The world cannot yet reap the full potentials promised by the fifth-generation network (5G) despite its racing pace of deployment globally.
This is due to the Non-Standalone (NSA) model of rolling out the service that most countries have adopted to introduce the network into their markets.
The NSA option relies partly on existing 4G LTE infrastructure and brings some new technology like 5G New Radio (NR). The model has the 5G Radio Access Network and the 5G NR interface working together with existing LTE infrastructure and core network.
This means that while only LTE services are supported, the network has the capabilities offered by 5G NR, like enhanced mobile broadband.
There are concerns that this model, which enables deployment of the technology at relatively low costs, cannot support the full benefits promised by 5G network, thus the global market would have to wait for a switch into the Standalone alternative phase to reap full potential of 5G possibilities.
According to the latest Viavi Solutions report: ‘The State of 5G’, most 5G networks deployed are Non-Standalone (NSA) networks.
“There are only 24 5G Standalone (SA) networks globally. It is widely considered that many of the next-generation use cases and monetization models associated with 5G, beyond enhanced Mobile Broadband (eMBB), will only be possible when Standalone 5G networks built on new 5G core networks are in place,” the report said.
Nigeria is on the verge of deploying the fifth-generation network through two licensees, MTN Nigeria Communications and Mafab Communications.
Industry regulator, the Nigerian Communications Commission, this week handed over the spectrum to deploy 5G to the duo, while it also mandated them to deploy the service effective from August 24, this year.
However, just like many other countries, Nigeria is also relying on the Non-Standalone option to kick-start 5G experience in the country by riding on the existing 4G LTE infrastructures.
According to the National 5G Policy launched as the blueprint for its realisation by Nigeria’s President, Muhammadu Buhari, it is expected that network operators will upgrade to the Standalone (SA) mode of deployment after moving through an NSA.
“Using an NSA approach allows operators to offer 5G-like experiences while they build out the needed physical infrastructure of a 5G network,” the policy document reads.
Racing Global Deployment
Latest figures indicate that the pace of 5G rollout is accelerating. The State of 5G Report shows that as of end-December 2021, the number of cities worldwide with 5G networks was 1,947, with 635 new cities added in 2021.
The figure again ballooned by the end of January 2022, as 72 countries had 5G networks, with Argentina, Bhutan, Kenya, Kazakhstan, Malaysia, Malta and Mauritius coming online in the second half of 2021.
Europe, Middle East & Africa (EMEA) passed Asia Pacific including Greater China (APAC), to become the region with the most 5G cities, at 839. APAC has 689 5G cities and the Americas has 419.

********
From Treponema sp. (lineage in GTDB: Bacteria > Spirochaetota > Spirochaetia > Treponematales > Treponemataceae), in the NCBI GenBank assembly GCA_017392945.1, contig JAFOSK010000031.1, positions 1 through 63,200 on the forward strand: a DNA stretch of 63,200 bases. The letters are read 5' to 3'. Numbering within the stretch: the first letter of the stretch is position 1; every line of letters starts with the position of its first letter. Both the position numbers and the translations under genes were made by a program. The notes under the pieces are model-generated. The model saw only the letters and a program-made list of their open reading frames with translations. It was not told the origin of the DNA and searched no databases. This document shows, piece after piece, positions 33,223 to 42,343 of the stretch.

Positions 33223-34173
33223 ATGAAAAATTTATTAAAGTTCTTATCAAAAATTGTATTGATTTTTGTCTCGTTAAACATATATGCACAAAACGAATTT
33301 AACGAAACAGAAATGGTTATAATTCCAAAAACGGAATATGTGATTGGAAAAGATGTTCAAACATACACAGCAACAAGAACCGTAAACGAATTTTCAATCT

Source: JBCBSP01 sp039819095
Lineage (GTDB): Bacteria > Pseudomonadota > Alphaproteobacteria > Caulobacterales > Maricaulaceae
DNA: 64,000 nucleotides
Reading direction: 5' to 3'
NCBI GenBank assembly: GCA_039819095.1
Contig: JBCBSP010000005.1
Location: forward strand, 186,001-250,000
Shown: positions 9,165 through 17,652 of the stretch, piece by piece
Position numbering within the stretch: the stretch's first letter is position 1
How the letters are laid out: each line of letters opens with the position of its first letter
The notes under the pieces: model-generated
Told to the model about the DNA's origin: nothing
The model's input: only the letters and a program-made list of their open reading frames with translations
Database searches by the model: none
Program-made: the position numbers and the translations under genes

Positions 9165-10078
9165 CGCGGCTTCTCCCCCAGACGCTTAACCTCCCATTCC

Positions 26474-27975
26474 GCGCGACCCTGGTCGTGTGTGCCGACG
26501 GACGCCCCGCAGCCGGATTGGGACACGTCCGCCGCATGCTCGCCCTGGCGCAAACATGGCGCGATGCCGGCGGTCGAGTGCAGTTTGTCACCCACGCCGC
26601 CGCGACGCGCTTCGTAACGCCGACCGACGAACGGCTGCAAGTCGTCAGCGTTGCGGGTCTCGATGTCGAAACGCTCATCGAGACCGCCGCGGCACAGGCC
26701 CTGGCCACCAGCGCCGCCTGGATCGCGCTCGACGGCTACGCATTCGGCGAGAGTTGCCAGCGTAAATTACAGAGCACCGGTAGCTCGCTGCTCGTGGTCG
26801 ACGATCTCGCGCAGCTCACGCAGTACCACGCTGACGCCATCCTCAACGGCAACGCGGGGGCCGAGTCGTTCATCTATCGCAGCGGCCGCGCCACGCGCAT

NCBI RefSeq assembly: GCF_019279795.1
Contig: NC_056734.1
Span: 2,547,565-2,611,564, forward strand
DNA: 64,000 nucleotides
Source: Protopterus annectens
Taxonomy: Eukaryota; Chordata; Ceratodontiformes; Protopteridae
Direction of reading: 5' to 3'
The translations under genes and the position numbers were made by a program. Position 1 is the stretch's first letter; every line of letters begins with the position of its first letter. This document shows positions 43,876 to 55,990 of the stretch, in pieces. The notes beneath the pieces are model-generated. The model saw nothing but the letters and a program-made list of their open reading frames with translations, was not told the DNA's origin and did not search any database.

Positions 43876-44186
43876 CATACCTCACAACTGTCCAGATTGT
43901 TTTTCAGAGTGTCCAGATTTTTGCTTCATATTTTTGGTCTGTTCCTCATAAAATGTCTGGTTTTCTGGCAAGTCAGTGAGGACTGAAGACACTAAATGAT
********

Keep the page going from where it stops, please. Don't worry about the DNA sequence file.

Distribution by countries shows that China has the most 5G cities (356), ahead of the US (296) and the Philippines (98). However, more than half of China’s so called 5G subscribers are still on 4G networks.
Growing Subscription to Open RAN
The State of 5G also highlights the growing Open Radio Access Network (RAN), an ecosystem, combining mobile operators as well as software and infrastructure vendors, seeking to develop an open, virtualized Radio Access Network with embedded Artificial Intelligence (AI) control.
According to the report, as of March 2022, 64 operators have publicly announced their participation in the development of Open RAN networks.
This breaks down to 23 live deployments of Open RAN networks, 34 in the trial phase with a further seven operators that have publicly announced they are in the pre-trial phase.
What Experts are saying
Commenting on the report, technical experts at VIAVI Solutions led by Sameh Yamany, the company’s Chief Technical Officer (CTO), said has 5G continued to enjoy impressive expansion, despite the headwinds of a global pandemic.
He added that what comes next in 5G is the reinforcement of networks saying this will take a couple of forms.
“Firstly, we expect to see more Standalone 5G networks, which will deliver on much of the promise of 5G, both for the operator and for the wider ecosystem of users.
“Secondly, we expect to see Open RAN continue its rapid development and start to become a de facto standard. VIAVI will continue to play a central role in testing those new networks as they are built and expanded,” he said.
About the Report
The State of 5G Deployments infographic is available here. The data was compiled from publicly available sources for information purposes only, as part of the VIAVI practice of tracking trends to enable cutting-edge technology development.
The State of 5G Deployments serves as a companion document to the VIAVI Gigabit Monitor, a visual database of gigabit internet deployments worldwide.